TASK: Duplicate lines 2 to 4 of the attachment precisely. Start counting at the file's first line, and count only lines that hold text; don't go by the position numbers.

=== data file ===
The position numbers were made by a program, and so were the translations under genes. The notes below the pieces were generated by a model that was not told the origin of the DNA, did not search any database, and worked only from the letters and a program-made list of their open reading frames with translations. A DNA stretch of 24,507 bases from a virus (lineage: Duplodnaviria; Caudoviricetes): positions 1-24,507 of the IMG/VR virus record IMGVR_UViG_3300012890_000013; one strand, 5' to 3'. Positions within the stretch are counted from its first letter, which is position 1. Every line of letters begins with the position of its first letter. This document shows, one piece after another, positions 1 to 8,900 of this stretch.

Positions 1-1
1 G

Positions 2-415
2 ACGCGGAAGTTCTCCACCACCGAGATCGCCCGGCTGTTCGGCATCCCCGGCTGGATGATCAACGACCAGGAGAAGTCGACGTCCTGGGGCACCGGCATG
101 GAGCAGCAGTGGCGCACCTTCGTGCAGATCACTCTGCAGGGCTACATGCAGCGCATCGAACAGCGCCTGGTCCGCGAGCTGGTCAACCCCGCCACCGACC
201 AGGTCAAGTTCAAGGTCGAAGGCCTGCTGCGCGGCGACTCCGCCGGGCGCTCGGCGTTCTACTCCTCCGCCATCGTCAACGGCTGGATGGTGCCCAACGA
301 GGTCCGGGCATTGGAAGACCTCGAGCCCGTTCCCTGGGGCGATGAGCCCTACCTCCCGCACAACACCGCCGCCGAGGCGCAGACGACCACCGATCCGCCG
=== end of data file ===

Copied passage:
Positions 1-1
1 G

Positions 2-415